'Brüno' wants to be in fashion

Sacha Baron Cohen isn't fooling as many people this time around

But "Borat" was such a hit that it's a struggle to find people gullible enough to not recognize the star. And in many "bits" developed for this gay Austrian fashionista's assault on Fashion Week in Milan, the Middle East, clueless cogs in L.A.'s dream machine and rural America's rube-eoisie, the strain shows.

The conceit here is that Bruno is host of "Funkyzeit Mit Bruno," a trend-setting Austrian fashion show that plays like a "Saturday Night Live" "Sprockets" tribute.

Bruno craves fame. He wants to be "the biggest Austrian superstar since Hitler." But when his TV show is canceled after a backstage fashion show debacle (a worthy target), he loses his lover, Diesel, and his direction. How can he become famous now?

Maybe by making peace in the Middle East - traipsing around Jerusalem in short shorts (Hasidic Jews chase him). Perhaps an "accessory" African baby adoption (a "gayby") is the answer - watch passengers' jaws drop when the infant is collected from a box in the airport luggage carousel.

The targets seem more hapless this time - Paula Abdul shows up for an interview and Bruno has her sit on Hispanic hired help. Presidential hopeful Ron Paul bails out of a chat the moment Bruno starts stripping. A "terrorist" leader in Lebanon gives him the boot when Bruno comments on "King Osama's dirty wizard" beard. Few people worth mocking are fooled by the disguise anymore.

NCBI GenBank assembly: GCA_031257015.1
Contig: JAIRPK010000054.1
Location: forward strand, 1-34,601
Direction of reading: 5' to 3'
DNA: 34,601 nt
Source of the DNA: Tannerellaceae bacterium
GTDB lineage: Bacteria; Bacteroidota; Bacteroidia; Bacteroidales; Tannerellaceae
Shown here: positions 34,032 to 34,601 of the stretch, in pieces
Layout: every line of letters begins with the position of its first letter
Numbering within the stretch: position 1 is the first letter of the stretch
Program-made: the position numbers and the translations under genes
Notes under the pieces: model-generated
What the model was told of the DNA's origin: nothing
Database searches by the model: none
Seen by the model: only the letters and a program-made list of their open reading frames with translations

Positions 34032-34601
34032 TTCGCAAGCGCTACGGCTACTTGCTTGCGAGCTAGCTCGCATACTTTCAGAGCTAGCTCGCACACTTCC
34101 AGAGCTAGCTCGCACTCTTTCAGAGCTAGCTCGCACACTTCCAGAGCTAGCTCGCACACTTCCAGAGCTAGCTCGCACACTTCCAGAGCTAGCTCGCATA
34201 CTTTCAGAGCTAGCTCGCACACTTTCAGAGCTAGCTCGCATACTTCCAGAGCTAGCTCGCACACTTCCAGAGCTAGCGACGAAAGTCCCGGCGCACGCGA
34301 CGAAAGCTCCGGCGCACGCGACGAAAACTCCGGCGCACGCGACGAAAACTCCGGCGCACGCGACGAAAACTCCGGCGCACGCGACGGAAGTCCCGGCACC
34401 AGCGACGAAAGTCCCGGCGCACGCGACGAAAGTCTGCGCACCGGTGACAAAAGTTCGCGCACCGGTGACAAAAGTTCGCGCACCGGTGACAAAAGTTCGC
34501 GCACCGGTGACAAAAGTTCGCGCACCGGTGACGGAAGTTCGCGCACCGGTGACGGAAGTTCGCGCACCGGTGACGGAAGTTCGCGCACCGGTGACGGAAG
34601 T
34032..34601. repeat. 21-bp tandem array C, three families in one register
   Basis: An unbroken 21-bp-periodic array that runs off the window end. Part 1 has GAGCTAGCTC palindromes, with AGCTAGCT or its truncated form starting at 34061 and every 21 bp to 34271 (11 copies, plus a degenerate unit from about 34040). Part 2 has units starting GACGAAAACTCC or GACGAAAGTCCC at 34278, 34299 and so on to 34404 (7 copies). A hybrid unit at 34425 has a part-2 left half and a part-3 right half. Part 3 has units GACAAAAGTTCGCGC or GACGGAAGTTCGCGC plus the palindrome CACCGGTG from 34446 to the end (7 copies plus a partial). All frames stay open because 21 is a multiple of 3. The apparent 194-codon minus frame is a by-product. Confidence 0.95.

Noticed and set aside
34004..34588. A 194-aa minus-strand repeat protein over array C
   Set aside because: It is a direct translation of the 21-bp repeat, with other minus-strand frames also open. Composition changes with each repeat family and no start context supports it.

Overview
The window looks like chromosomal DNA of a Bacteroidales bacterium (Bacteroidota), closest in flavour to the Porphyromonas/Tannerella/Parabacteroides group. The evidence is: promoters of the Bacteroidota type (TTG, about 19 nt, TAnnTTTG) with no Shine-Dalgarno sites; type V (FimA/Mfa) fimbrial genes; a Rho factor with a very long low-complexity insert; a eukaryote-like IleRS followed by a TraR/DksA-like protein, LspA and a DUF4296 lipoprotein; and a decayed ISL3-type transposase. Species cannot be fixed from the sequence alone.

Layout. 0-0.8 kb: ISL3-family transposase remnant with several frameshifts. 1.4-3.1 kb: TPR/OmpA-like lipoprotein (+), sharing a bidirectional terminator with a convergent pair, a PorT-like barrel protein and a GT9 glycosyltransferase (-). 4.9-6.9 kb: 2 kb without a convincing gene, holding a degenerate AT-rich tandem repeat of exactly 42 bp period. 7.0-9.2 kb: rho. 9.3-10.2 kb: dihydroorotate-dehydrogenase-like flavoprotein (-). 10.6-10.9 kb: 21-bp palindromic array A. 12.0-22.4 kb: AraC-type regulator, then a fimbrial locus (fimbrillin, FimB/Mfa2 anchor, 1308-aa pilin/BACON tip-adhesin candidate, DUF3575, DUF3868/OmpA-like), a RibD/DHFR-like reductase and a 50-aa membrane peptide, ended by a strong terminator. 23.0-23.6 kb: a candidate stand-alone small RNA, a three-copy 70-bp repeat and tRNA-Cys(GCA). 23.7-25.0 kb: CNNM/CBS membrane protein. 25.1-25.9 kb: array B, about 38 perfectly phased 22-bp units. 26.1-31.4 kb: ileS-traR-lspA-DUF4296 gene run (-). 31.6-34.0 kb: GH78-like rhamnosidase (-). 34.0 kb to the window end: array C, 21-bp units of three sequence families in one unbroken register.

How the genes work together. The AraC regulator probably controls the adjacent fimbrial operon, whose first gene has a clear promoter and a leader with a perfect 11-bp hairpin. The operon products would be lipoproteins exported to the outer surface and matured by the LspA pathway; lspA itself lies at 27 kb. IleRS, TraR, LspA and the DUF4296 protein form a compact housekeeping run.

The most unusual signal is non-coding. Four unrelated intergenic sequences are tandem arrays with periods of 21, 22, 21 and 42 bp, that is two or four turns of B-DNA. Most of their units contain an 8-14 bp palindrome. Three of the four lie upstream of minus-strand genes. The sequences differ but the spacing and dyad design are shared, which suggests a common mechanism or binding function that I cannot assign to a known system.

Baron Cohen and his partner in ambush-interviewing, Larry Charles of "Borat" and "Religulous," seem to have a taste for the twisted and juvenile view of gay sex, all kinky appliances and gerbil jokes. They want to mock homophobia but do it by getting into people's faces with comical fetishism.

There's a love story between the star and his adoring assistant (Gustaf Hammarsten) that doesn't play, but does show off their command of German and Hammarsten's willingness to go just as far as Baron Cohen, when the chips are down.

There are plenty of laughs, a few of them explosive. Baron Cohen's determination to let uncomfortable pauses and the unblinking camera get under the veneer of civility of his subjects can be hilarious.

But too often, "Bruno" feels like "Borat's" weak-wristed brother, too much of it just a gay cliche aimed straight at the American bigot belt. An elaborate set-up in which fans of blood-sport "cage-matches" can seem brave and pathetic. These aren't the best and the brightest that we're laughing at here.

We could fret over all the movies Baron Cohen could have followed "Borat" with, but at least "Bruno" closes the book on this part of his career. At this point, there's nobody worth fooling who still will be fooled by his shtick.

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